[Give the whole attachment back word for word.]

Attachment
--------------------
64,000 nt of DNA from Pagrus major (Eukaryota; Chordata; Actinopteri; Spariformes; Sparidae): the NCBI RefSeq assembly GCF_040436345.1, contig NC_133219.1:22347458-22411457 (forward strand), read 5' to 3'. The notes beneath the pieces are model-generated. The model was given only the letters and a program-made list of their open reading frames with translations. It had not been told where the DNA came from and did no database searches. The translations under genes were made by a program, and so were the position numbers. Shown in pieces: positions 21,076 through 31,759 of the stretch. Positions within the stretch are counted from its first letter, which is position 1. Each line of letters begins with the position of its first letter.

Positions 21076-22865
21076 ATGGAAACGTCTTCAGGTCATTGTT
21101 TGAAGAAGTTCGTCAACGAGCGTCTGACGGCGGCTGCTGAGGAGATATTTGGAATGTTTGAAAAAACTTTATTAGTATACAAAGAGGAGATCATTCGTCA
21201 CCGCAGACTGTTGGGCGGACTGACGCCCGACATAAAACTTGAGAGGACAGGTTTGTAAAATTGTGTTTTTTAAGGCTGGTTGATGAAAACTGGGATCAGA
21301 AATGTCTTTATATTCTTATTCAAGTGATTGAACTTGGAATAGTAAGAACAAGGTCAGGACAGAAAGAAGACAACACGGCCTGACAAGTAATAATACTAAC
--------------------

64,000 nt of DNA from Pagrus major (Eukaryota; Chordata; Actinopteri; Spariformes; Sparidae): the NCBI RefSeq assembly GCF_040436345.1, contig NC_133219.1:22347458-22411457 (forward strand), read 5' to 3'. The notes beneath the pieces are model-generated. The model was given only the letters and a program-made list of their open reading frames with translations. It had not been told where the DNA came from and did no database searches. The translations under genes were made by a program, and so were the position numbers. Shown in pieces: positions 21,076 through 31,759 of the stretch. Positions within the stretch are counted from its first letter, which is position 1. Each line of letters begins with the position of its first letter.

Positions 21076-22865
21076 ATGGAAACGTCTTCAGGTCATTGTT
21101 TGAAGAAGTTCGTCAACGAGCGTCTGACGGCGGCTGCTGAGGAGATATTTGGAATGTTTGAAAAAACTTTATTAGTATACAAAGAGGAGATCATTCGTCA
21201 CCGCAGACTGTTGGGCGGACTGACGCCCGACATAAAACTTGAGAGGACAGGTTTGTAAAATTGTGTTTTTTAAGGCTGGTTGATGAAAACTGGGATCAGA
21301 AATGTCTTTATATTCTTATTCAAGTGATTGAACTTGGAATAGTAAGAACAAGGTCAGGACAGAAAGAAGACAACACGGCCTGACAAGTAATAATACTAAC